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### Course: Digital SAT Math > Unit 13

Lesson 4: Circle theorems: advanced# Circle theorems | Lesson

A guide to circle theorems on the digital SAT

## What are circle theorems problems?

Circle theorems problems are all about finding , , and angles in circles.

In this lesson, we'll learn to:

- Use central angles to calculate arc lengths and sector areas
- Calculate angle measures in circles

**Note:**All angle measures in this lesson are in degrees. To learn more about

**radians**, check out the

**Unit circle trigonometry**lesson.

**You can learn anything. Let's do this!**

## How do I use central angles to calculate arc lengths and sector areas?

### Arc length from central angle

### Area of a sector

### The relationship between central angle, arc length, and sector area

**Good news:**You

*do not*need to remember the formulas for the circumference and area of a circle for the SAT! At the beginning of each SAT math section, the following relevant information is provided as reference.

Description | Formula/quantity |
---|---|

Circumference of a circle | |

Area of a circle |

A

**central angle**in a circle is formed by two radii. This angle lets us define a portion of the circle's circumference (an**arc**) or a portion of the circle's area (a**sector**). The number of degrees of arc in a circle is $360$ . Since the circumference and the area both describe the full ${360}^{\circ}$ arc of the circle, we can set up proportional relationships between parts and wholes of any circle to solve for missing values:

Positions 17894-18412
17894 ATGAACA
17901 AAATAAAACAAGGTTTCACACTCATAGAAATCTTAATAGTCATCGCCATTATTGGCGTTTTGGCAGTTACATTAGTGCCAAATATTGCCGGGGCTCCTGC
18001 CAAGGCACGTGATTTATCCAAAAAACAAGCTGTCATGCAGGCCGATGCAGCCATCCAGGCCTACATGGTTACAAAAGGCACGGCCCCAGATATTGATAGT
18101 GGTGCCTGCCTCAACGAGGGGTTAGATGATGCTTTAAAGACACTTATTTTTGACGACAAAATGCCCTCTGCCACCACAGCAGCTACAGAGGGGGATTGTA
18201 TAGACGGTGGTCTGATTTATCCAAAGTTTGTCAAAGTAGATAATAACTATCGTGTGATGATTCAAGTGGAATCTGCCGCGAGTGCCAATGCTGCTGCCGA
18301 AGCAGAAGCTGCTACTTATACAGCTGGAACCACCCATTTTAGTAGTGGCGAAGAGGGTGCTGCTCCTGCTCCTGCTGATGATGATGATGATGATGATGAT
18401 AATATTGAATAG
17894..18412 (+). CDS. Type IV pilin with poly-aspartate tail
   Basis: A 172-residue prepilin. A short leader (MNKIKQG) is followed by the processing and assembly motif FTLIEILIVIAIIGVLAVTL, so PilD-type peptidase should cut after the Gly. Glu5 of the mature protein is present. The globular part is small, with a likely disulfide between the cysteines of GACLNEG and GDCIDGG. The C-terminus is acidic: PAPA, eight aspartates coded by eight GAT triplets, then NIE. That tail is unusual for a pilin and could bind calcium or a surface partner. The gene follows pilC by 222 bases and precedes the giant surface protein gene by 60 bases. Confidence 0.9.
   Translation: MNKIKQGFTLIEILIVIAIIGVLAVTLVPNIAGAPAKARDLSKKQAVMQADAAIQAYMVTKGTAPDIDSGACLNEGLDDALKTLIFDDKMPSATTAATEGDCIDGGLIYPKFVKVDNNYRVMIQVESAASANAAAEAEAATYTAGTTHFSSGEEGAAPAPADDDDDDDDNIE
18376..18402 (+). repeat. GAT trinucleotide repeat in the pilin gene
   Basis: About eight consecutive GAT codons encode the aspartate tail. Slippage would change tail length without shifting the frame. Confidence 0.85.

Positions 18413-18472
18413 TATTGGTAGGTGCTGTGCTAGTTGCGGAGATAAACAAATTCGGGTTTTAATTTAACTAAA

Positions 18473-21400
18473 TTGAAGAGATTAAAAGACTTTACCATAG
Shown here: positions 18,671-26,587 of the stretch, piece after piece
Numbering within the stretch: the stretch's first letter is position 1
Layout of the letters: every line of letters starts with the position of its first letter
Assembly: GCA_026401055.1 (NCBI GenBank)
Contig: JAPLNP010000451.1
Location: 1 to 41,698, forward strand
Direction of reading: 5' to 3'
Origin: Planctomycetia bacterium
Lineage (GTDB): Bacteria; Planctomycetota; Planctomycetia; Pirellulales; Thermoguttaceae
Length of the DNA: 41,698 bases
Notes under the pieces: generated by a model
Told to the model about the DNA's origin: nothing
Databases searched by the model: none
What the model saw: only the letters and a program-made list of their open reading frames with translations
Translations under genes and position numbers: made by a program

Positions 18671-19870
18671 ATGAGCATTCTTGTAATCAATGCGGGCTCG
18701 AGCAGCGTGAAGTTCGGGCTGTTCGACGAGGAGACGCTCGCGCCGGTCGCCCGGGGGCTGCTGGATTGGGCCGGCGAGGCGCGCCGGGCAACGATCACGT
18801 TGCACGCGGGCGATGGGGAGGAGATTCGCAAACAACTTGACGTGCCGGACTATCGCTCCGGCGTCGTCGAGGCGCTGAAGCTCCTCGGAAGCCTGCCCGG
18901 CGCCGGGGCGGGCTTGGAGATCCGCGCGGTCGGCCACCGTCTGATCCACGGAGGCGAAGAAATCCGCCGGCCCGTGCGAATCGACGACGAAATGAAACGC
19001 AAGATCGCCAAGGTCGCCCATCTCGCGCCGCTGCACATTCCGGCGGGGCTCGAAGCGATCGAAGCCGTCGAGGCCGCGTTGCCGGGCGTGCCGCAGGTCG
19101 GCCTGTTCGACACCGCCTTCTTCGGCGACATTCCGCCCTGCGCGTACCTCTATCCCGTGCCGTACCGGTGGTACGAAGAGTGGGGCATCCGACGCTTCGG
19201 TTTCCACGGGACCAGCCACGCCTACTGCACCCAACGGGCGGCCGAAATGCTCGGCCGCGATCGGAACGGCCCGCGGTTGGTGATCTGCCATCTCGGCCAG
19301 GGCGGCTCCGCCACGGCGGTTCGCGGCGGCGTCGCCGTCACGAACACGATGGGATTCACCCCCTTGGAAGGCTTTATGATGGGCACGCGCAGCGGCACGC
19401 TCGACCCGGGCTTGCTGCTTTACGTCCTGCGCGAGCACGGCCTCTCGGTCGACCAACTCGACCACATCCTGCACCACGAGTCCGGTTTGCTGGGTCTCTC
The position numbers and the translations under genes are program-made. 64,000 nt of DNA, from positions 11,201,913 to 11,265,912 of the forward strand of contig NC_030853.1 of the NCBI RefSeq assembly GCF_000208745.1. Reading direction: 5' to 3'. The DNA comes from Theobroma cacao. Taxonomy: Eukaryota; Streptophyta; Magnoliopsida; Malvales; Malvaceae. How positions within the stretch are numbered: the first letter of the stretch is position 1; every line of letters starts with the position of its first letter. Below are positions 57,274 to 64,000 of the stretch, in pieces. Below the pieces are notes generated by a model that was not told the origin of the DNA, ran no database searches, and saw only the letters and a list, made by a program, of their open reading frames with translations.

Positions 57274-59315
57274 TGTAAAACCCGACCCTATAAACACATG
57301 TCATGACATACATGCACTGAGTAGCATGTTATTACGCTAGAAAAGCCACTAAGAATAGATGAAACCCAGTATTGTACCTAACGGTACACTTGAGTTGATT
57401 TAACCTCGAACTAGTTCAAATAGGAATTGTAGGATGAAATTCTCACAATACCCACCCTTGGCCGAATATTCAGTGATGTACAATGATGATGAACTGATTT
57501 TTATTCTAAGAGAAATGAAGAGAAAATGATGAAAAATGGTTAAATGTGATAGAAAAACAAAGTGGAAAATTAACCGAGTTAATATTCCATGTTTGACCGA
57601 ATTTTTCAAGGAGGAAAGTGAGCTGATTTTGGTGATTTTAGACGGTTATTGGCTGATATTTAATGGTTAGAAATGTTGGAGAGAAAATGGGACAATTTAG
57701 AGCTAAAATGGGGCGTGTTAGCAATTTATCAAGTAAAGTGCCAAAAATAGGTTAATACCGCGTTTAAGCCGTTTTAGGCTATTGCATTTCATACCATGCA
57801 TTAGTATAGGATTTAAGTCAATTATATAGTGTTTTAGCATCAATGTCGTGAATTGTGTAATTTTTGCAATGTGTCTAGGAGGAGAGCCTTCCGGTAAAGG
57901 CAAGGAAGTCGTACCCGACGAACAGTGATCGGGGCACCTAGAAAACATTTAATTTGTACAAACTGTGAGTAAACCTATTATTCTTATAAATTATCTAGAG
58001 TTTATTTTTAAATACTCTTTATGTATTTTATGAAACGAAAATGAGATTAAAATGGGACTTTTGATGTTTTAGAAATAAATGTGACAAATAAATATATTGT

#### Let's look at some examples!

In the figure above, $O$ is the center of the circle. If the area of the circle is $16\pi $ , what is the area of the shaded region?

In the figure above, point $A$ is the center and the length of arc $\stackrel{\u2322}{BC}$ is $\frac{3}{10}$ of the circumference of the circle. What is the value of $x$ ?

### Try it!

## How do I find angle measures in circles?

### Angle relationships in circles

Sometimes we'll be asked to apply our knowledge of angle relationships to angles within a circle. In additional to common angle relations theorems, the questions will also ask us to use two important circle-related facts.

The first we've already covered in the previous section: the sum of central angle measures in a circle is ${360}^{\circ}$ .

The second is that since all radii have the same length, any triangle that contains two radii is an

**isosceles triangle**. For example, in the figure above, $\stackrel{\u2015}{OA}$ and $\stackrel{\u2015}{OC}$ are radii of the circle, so $OA=OC$ . Triangle $AOC$ is an isosceles triangle, and the measures of $\mathrm{\angle}OAC$ and $\mathrm{\angle}OCA$ are both ${30}^{\circ}$ .

#### Let's look at an example!

In the figure above, $O$ is the center of the circle. What is the value of $x$ ?

### Try it!

## Your turn!

## Things to remember

## Want to join the conversation?

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